INTERVIEW: ETFs Don't Accentuate Market Drops – ETF Securities' Rhind

(Kitco News) - Precious metals and other commodity markets saw steep price declines in May but exchange-traded funds didn't accentuate the price drops, they only reflect the activity in the market, said the director for an exchange-traded fund.

Critics of ETFs, whether physically backed or ones that use derivatives, say these investment vehicles can influence the action in the markets. They suggested that ETFs push up prices higher than fundamentals allow, or by triggering sales when prices start to crumble, causing prices to fall further.

"I don't agree with that. We didn't see that pattern (of trading) in the market. If we saw massive liquidation of holdings perhaps… but that wasn't the pattern we saw. You see that in the futures market where there's more speculation going on there. The ETF investor is not setting the price discovery. That's being done in the futures and spot market," said William Rhind, managing director at ETF Securities.

Looking at the assets under management page on ETF Securities website, it shows a fairly stable number of shares outstanding across their precious metals ETF holdings. Prices of the ETF changes daily to reflect the price changes in the spot markets, but shares outstanding for their two biggest ETFs, ETFS Silver Trust ( SIVR ) and ETFS Gold Trust ( SGOL ) have held relatively unchanged this month at 17.9 million and 9.05 million, respectively.

Rhind said that reflects the long-term mentality of ETF buyers, versus the short-term view of futures market participants. "They're not day-traders trying to eke out (profits)," he said. "ETFs are fully paid so it lends itself to investors' longer time horizon."

Futures markets allow leverage, so a market participant only puts down a fraction of the total value of a contract.

Since the break earlier in May, precious metals prices have rebounded somewhat, but haven't recaptured their previous highs. Normally the summer months are quieter ones for metals, but this might not be the case this year. Rhind said with the European debt situation renewing worries of more fiscal troubles, gold and silver could see investor interest as safe-havens again.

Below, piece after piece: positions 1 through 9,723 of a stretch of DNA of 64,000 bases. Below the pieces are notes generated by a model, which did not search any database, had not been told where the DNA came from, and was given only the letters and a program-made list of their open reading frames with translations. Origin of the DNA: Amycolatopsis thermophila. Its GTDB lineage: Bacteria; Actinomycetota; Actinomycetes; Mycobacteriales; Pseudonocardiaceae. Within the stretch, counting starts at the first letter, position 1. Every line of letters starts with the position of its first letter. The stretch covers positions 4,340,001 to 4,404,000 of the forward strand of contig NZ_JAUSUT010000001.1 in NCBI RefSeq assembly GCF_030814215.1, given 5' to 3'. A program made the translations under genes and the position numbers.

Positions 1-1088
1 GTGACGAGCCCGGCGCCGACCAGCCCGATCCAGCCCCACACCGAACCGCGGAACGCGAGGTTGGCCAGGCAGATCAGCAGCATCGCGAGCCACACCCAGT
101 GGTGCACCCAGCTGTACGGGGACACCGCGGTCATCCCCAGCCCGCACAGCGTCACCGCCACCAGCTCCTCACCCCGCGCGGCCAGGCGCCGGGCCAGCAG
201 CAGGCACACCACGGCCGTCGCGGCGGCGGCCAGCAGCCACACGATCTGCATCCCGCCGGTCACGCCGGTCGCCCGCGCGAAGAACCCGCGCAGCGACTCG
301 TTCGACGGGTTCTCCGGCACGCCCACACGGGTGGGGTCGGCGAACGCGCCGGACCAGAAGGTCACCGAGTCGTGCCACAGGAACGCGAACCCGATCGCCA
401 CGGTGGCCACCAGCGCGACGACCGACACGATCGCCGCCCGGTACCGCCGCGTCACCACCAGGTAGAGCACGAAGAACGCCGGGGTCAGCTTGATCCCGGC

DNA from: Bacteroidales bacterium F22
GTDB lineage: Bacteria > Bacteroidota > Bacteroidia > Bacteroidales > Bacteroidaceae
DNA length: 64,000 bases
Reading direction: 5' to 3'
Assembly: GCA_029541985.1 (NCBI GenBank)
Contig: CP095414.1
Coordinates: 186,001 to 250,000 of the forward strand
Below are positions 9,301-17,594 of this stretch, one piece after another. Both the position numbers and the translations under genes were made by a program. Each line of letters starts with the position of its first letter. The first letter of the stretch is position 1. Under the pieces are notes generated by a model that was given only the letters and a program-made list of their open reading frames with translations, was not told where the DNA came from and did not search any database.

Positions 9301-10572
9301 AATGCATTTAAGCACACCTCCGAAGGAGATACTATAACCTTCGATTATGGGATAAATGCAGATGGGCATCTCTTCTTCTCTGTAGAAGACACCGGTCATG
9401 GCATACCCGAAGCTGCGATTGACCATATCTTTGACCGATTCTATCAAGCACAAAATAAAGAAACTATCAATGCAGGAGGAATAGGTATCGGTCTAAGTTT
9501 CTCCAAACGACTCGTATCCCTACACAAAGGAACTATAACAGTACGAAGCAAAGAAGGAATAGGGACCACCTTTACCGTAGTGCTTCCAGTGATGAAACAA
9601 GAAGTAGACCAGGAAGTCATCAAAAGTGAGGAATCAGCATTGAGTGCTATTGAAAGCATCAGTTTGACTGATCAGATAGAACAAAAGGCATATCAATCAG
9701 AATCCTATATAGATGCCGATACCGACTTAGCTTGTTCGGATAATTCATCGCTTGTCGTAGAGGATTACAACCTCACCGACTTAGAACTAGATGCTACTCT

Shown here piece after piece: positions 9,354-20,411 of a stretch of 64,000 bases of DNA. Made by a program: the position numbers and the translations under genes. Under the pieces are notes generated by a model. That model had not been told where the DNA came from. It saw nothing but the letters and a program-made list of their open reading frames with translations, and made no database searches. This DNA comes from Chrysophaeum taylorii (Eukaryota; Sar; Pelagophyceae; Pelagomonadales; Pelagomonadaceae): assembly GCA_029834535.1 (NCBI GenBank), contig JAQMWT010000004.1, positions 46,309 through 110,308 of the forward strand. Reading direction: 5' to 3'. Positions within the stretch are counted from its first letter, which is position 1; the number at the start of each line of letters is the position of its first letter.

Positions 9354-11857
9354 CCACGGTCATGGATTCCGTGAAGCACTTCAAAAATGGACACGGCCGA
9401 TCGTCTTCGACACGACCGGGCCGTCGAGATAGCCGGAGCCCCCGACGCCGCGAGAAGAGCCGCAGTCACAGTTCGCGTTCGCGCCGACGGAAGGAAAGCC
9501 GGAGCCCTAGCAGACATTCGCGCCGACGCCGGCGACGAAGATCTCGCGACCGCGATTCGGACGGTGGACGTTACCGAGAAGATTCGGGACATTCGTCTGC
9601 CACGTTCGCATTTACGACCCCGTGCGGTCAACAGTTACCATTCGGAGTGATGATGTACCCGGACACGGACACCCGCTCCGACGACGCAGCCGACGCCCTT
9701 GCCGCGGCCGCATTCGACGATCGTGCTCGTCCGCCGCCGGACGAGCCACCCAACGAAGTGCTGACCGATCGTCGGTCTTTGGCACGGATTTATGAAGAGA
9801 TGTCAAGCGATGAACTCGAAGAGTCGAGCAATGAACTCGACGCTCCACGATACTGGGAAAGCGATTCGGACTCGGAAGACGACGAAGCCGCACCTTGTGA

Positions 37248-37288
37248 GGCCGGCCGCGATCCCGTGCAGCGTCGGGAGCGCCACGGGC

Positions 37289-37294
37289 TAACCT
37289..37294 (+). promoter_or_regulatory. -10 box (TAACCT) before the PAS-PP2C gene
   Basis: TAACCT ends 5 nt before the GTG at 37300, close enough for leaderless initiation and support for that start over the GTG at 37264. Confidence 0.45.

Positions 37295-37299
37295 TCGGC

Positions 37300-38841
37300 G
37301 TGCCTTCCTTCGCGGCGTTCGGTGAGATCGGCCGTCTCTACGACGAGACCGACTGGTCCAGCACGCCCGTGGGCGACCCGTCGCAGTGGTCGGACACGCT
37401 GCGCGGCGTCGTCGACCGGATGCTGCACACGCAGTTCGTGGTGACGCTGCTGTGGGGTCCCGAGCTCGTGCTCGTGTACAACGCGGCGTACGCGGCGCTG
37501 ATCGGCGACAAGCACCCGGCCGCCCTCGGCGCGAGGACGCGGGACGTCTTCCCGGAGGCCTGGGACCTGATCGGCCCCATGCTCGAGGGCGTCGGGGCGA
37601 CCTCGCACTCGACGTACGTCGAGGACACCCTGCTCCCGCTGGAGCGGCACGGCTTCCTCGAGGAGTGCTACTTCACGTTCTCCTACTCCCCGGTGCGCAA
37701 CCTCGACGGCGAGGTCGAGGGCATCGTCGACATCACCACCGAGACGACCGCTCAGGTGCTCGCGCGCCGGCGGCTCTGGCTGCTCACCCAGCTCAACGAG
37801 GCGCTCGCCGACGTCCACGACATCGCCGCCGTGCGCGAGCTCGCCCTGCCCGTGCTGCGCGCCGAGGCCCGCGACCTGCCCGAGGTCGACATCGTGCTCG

The precious metals ETFs that ETF Securities offers are backed by physical metal which is why they reflect the market price. Demand for physical product, particularly for silver, has been very strong, as the U.S. Mint has reported coin sales of 2.9 million ounces - about 92 tons - already this month, surpassing full month sales in March and April.

Some investment managers of other funds have said they have had trouble sourcing silver for their products. However, Rhind said that hasn't been an issue for the firm. "We have had no issue sourcing silver to supply SIVR," he said. "You always have to be cautious regarding self-interest in the market."

ETF Securities has traditionally offered precious metals funds, among them gold, silver, platinum and palladium, but this year the firm is planning to expand its reach in the commodities sector. They have 25 filings with the Securities and Exchange Commission that are waiting approval, Rhind said.

By Debbie Carlson of Kitco News

The views and opinions expressed herein are the views and opinions of the author and do not necessarily reflect those of Nasdaq, Inc.

The views and opinions expressed herein are the views and opinions of the author and do not necessarily reflect those of Nasdaq, Inc.

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